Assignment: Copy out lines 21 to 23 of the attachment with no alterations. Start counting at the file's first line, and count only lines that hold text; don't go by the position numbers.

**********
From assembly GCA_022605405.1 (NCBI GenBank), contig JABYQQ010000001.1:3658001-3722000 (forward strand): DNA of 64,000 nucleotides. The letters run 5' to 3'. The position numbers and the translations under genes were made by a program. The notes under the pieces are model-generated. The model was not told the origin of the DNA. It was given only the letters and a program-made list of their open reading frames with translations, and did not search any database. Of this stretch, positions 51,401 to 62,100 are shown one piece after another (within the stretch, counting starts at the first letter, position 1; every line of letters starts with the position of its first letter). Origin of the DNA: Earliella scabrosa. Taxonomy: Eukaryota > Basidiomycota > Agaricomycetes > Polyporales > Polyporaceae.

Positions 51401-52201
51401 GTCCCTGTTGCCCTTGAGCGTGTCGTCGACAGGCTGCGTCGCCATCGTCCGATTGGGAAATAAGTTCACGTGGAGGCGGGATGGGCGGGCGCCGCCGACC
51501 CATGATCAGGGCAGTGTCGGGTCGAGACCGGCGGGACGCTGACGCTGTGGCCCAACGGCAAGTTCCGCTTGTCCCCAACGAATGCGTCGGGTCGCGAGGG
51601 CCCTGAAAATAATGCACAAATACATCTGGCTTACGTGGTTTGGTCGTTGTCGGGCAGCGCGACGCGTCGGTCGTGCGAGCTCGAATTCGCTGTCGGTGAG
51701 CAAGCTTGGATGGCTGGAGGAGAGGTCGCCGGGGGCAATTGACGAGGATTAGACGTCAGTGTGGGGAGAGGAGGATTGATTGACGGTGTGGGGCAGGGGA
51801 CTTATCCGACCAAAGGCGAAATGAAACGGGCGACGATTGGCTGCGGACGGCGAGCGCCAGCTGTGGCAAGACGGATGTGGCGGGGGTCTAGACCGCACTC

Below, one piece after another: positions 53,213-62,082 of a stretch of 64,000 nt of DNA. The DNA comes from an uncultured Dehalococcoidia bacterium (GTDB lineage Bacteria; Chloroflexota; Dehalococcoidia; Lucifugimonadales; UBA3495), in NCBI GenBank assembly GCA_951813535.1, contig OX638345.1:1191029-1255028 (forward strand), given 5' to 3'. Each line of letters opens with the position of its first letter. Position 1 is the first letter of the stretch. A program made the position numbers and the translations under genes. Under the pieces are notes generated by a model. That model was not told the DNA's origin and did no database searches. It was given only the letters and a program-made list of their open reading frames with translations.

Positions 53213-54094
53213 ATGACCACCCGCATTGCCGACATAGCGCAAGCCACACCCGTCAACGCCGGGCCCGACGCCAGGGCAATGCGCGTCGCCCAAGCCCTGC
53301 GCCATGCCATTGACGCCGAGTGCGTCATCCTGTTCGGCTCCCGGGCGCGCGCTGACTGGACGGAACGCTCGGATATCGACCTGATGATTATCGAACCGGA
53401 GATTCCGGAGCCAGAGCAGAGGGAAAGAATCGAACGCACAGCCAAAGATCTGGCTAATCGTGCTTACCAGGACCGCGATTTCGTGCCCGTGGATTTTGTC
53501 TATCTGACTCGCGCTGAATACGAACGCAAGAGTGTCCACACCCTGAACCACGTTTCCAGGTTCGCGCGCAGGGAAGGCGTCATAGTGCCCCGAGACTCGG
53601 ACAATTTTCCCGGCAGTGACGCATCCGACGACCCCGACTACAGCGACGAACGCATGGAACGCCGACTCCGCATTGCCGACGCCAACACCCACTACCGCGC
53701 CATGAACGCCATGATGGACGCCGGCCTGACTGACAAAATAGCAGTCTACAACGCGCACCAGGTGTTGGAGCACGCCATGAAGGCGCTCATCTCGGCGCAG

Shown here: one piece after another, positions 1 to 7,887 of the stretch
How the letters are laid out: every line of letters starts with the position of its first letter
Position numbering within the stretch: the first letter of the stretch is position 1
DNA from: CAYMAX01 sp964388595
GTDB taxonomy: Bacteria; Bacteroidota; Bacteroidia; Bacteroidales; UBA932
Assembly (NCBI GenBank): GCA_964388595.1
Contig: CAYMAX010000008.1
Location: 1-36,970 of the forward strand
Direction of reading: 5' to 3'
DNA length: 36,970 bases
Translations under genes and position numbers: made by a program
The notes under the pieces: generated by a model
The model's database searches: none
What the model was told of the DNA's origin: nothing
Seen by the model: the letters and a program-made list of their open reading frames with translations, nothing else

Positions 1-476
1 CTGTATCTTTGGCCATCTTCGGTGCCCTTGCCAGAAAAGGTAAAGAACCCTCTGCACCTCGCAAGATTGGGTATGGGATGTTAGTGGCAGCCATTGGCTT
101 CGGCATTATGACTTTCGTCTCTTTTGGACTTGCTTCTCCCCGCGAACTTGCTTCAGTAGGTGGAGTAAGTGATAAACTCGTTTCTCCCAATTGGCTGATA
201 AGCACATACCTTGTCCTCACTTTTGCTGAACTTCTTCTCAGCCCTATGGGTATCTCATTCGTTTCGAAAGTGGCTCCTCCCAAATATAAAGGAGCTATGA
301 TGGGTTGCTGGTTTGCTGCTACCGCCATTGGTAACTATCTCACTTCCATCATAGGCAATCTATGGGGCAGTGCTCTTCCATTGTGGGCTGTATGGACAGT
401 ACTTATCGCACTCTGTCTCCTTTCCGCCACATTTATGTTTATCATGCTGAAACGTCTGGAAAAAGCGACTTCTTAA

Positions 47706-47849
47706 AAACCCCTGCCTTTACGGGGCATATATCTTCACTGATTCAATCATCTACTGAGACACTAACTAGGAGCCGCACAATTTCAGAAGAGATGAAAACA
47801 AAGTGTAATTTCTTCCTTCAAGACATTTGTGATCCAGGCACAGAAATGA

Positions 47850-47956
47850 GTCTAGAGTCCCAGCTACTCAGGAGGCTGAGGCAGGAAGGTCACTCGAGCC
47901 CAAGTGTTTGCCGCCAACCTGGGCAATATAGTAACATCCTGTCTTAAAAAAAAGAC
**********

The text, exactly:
Assembly (NCBI GenBank): GCA_964388595.1
Contig: CAYMAX010000008.1
Location: 1-36,970 of the forward strand